MOOCs Resourcen (BD14)

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Melissa Mallon, MOOC Report

Auszüge aus dem Public Services Quarterly, 9:46–53, 2013

Coursera ( — includes over 200 courses with videos, quizzes, assignments, and opportunities to interact with fellow students. More than one million learners have participated in a Coursera course. The Pedagogy section of the site includes helpful explanations of online learning concepts, including peer assessment and mastery learning.

edX ( — free online courses from Massachusetts Institute of Technology (see more about MIT’s Open Courseware in the review below), Harvard University, University of California Berkeley, and the University of Texas System. After completing a course, participants receive a certificate from the “X University” from where the course originated. The open-source learning platform features learning spaces designed for the web, including wikis and online discussion boards.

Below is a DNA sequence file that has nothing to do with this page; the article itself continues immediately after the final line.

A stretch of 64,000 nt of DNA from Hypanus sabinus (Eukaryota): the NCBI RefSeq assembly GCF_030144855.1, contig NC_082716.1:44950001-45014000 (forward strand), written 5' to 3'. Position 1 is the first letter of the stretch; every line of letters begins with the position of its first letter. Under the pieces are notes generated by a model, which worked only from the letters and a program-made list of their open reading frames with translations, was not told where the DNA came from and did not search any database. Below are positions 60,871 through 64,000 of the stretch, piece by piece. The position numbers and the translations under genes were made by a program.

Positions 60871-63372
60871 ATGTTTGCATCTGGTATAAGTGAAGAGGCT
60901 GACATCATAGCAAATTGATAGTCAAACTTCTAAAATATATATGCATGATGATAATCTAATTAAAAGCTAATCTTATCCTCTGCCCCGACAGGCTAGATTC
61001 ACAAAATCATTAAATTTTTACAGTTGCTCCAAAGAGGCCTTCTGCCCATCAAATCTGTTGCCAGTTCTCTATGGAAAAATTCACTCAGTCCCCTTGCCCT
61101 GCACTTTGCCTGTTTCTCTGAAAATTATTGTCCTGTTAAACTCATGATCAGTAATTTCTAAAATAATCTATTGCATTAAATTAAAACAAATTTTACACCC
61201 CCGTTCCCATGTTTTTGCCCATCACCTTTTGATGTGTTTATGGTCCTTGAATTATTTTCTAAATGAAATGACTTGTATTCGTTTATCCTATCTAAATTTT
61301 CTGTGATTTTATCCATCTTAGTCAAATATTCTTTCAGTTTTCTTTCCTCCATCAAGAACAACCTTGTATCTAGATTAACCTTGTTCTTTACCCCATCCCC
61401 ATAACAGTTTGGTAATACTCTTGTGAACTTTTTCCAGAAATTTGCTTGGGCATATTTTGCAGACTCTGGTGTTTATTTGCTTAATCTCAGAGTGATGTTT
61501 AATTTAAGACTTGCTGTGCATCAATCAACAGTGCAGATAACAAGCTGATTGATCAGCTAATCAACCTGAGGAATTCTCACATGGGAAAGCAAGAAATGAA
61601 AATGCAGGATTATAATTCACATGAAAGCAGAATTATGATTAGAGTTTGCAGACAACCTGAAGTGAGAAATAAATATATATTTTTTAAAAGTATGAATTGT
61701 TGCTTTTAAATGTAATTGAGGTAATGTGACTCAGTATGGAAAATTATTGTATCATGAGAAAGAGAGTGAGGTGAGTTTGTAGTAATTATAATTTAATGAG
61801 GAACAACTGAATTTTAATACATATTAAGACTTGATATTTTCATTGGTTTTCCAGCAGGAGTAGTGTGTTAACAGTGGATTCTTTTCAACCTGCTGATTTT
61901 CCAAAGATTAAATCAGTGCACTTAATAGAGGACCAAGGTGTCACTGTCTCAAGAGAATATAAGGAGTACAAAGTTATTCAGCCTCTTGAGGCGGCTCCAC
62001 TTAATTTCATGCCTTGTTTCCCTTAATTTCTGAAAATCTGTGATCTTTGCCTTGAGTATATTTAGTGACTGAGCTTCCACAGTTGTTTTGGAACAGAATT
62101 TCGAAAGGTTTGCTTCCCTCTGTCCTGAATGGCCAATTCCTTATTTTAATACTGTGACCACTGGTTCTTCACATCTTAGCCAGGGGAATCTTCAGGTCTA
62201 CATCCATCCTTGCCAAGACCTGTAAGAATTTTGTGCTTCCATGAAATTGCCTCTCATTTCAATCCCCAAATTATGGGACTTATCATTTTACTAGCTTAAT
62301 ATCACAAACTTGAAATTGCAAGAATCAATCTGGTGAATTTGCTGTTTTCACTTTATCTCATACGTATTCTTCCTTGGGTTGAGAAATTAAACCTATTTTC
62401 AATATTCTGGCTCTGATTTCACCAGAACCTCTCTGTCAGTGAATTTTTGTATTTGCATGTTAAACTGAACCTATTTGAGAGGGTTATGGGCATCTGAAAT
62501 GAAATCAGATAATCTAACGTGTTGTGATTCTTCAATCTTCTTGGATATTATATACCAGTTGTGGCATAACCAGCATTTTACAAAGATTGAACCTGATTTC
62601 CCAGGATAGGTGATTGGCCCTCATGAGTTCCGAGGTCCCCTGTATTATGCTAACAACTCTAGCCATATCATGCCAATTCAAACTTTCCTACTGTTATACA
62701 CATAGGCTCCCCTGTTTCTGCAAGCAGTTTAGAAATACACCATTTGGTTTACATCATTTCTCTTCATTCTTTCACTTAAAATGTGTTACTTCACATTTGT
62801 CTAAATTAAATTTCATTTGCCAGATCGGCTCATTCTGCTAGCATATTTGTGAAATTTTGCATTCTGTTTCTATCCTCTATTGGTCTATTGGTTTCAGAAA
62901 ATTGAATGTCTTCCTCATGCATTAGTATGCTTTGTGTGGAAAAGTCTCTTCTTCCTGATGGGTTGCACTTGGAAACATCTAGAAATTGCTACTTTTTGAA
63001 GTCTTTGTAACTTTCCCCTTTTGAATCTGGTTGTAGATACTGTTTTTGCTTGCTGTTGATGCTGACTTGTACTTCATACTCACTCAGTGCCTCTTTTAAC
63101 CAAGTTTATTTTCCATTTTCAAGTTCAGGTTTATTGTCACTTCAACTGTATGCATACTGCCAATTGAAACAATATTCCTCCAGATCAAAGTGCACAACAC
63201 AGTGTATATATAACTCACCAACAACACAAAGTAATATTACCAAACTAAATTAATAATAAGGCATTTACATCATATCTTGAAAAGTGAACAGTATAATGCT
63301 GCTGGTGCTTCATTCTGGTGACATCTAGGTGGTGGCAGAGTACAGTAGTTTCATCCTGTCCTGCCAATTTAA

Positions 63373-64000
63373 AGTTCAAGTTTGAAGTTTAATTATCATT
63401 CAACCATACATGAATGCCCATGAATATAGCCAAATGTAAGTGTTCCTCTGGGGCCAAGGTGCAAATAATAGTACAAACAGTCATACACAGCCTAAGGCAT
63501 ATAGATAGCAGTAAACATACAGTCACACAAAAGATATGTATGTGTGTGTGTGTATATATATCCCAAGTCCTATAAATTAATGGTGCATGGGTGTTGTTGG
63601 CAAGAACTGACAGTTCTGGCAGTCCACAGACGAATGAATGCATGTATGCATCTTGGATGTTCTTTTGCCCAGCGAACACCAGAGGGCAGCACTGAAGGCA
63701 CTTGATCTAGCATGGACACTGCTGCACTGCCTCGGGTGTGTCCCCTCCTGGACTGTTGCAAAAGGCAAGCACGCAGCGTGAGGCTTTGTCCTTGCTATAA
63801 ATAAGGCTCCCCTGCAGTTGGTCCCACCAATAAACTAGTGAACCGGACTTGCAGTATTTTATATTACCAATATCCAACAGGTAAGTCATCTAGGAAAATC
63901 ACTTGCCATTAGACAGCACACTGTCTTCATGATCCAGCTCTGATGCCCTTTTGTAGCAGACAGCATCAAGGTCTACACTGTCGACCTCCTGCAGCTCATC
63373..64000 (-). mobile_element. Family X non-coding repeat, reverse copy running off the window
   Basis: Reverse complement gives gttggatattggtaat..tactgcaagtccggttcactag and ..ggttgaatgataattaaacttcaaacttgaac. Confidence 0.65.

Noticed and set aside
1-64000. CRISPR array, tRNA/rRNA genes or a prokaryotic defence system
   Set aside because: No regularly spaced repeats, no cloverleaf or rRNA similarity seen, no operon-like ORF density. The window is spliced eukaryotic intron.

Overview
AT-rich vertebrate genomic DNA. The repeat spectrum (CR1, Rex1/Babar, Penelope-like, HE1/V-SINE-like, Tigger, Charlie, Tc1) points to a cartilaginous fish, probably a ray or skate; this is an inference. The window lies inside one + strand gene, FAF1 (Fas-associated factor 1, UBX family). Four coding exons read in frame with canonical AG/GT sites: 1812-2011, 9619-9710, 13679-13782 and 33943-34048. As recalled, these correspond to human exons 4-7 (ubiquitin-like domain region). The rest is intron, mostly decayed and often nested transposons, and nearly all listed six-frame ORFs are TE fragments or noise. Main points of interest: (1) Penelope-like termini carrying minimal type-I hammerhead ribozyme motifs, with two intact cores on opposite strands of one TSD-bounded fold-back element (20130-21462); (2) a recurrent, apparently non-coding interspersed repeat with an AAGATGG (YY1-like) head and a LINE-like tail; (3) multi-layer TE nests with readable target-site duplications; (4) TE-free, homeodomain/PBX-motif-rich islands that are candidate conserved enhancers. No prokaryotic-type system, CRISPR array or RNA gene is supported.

Udacity ( — a free “digital university” that offers beginner, intermediate, and advanced courses in computer science, statistics, and physics. Courses are completed at the user’s own pace, without assignments or deadlines and participants receive a certificate of completion after the course final.

Massive List of MOOC Resources

Visited: Fall 2012. Reviewer: Lisa Zilinski, Business Librarian, University of South Florida in Lakeland